GLAAD today released its 22nd annual Where We Are on TV report, a comprehensive forecast of LGBT characters in primetime in the 2017-18 television season.
First, the good news: Of the 901 regular characters appearing on broadcast networks, cable TV, and streaming services, 58 (6.4%) are queer. That's the highest percentage since GLAAD began its report. GLAAD also counted an additional 28 recurring LGBT characters.
Cable has been fueling representation for some time, and this season will see 103 regular queer roles, up from 92 last year. On streaming originals on Amazon, Hulu, and Netflix, LGBT regular characters are up, as well, with 51 (from 45).
"Representation matters more than ever,” said GLAAD president Sarah Kate Ellis. “At a time when the Trump administration is trying to render LGBTQ people invisible, representing LGBTQ people in all of our diversity in scripted TV programs is an essential counterbalance that gives LGBTQ people stories to relate to and moves the broader public to support LGBTQ people and families.”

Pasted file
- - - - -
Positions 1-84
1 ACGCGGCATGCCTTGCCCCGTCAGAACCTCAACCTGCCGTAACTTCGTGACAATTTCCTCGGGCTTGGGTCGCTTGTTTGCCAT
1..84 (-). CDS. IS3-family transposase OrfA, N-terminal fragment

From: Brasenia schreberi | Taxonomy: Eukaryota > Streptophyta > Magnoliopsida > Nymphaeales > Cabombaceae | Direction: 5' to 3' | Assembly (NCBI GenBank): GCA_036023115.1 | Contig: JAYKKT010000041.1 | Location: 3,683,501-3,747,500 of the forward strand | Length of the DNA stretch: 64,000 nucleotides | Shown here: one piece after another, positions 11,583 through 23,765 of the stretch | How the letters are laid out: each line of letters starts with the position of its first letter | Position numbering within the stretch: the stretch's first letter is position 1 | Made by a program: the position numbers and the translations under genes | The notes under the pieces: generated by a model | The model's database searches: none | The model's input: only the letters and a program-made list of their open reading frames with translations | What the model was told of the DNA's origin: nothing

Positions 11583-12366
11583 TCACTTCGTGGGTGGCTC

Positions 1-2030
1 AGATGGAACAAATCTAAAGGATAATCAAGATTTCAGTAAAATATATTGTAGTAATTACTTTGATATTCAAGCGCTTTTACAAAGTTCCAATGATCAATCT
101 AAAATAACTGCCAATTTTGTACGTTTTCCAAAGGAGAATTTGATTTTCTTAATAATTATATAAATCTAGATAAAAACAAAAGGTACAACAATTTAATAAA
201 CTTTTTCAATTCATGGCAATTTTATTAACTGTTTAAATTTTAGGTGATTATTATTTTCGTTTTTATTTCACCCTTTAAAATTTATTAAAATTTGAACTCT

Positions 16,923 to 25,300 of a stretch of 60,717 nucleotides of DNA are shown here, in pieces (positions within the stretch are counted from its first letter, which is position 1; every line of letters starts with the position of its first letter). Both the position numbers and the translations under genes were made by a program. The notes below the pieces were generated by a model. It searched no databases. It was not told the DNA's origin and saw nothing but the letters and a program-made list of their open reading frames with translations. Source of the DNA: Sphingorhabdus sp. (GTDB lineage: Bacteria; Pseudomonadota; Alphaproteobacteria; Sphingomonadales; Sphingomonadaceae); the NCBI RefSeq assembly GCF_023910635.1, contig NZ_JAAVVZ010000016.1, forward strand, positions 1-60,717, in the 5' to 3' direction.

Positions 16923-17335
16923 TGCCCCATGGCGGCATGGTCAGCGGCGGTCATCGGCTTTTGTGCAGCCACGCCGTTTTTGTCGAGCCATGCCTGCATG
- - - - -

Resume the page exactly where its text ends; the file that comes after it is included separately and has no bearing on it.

For the first time, GLAAD added non-binary and asexual characters in the Where We Are on TV report, including Raphael of Freeform’s Shadowhunters and Todd on Netflix’s BoJack Horseman. (Jughead is asexual in Archie comics, but the CW’s Riverdale has yet to address the topic.)
There's still plenty of room for improvement, though: While Lena Waithe won an Emmy for her work on Master of None, queer people of color are still underrepresented on television. According to GLAAD, most LGBT characters on television are still cisgender white men. (On broadcast, 62% are white—that jumps to 77% on streaming services and 64% on cable).
There are only 17 trans characters across broadcast, cable, and streaming services, and four nonbinary roles. In addition, bisexual representation skews largely toward female characters (75 women to 18 men) and there are just two characters on any platform who are HIV-positive.
“Numbers are only a small part of the story when it comes to LGBTQ representation on TV and simply being present onscreen is not enough,” said GLAAD's Megan Townsend. “While we’re pleased to see numbers on the rise, consideration of how LGBTQ characters are woven into storylines and whose stories are making it to screen is crucial for judging progress of the industry."